Evelyn Cengeri's (Ric's Mom) Farina Noodle Soup
- 1 1/2 lbs of shin meat with the bone and marrow
- 4 quarts of cold water
- 8 carrots cut in 1 ½” lengths
- 3 pieces of parsley root cut in 1 1/2 lengths
- 3 stalks of celery with leaves cut in 1 1/2 lengths
- Medium onion quartered
- 8 oz. can of whole tomatoes
- Beef bullion to taste
- Kohlrabi or ¼ head of cabbage chopped
- 3-4 potatoes quartered
- For noodles: 2 eggs, about 1/2 box of dry farina and a pinch of salt
- Wash meat and bones,cover meat with water and bring to boil. Skim off fat and dross. Add tomatoes, herbs and other vegetables (except potatoes). Bring back to boil and reduce to simmer. Cover and cook for 1-2 hours until meat is tender.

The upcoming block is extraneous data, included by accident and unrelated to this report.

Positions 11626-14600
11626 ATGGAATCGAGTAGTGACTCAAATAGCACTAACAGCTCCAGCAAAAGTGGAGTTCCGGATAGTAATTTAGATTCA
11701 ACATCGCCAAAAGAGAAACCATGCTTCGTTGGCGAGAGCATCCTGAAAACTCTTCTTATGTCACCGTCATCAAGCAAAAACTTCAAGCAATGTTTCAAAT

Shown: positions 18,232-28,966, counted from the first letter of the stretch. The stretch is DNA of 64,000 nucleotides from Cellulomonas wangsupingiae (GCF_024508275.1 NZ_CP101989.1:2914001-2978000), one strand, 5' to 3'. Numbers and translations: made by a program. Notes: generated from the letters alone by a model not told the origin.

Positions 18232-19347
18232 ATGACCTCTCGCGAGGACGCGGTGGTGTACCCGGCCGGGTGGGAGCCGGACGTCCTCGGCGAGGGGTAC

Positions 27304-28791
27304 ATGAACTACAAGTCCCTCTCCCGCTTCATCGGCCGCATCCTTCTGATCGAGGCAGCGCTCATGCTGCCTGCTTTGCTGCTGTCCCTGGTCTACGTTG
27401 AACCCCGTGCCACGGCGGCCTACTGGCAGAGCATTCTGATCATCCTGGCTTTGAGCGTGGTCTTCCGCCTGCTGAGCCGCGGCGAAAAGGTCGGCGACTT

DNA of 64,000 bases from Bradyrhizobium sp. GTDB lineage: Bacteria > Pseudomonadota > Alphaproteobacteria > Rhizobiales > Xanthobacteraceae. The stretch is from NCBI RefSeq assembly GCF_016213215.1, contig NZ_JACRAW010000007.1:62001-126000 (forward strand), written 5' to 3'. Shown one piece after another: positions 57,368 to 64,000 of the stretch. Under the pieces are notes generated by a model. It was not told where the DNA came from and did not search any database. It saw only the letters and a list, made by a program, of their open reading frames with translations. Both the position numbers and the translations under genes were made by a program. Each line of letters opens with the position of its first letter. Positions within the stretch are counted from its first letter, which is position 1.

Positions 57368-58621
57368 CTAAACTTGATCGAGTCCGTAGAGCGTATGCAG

- Add 3-4 potatoes quartered in last hour of cooking.
- Strain the soup and add farina noodles. Vegetables may be served with meat on a separate platter.
Noodles: Take eggs and beat with fork. Pour salt and farina slowly into beaten eggs and stir until mixture thickens mix and all farina is moist. Use two teaspoons, one to scoop mixture and the other push noodle or dumpling into the soup. Add farina noodles about 10-15 minutes before serving. When they float to the top, they are ready (similar to gnocchi). Dumplings will expand while cooking.
Sally Pollack’s One-Pot Roast Chicken
- Chicken, 4 pounds
- A pile of vegetables, washed
- Garlic and herbs
- Olive oil, butter
- White wine
- Lemon juice
- Kosher salt and pepper
- Empty the cavity of the 4-pound chicken and put it in a cast-iron skillet.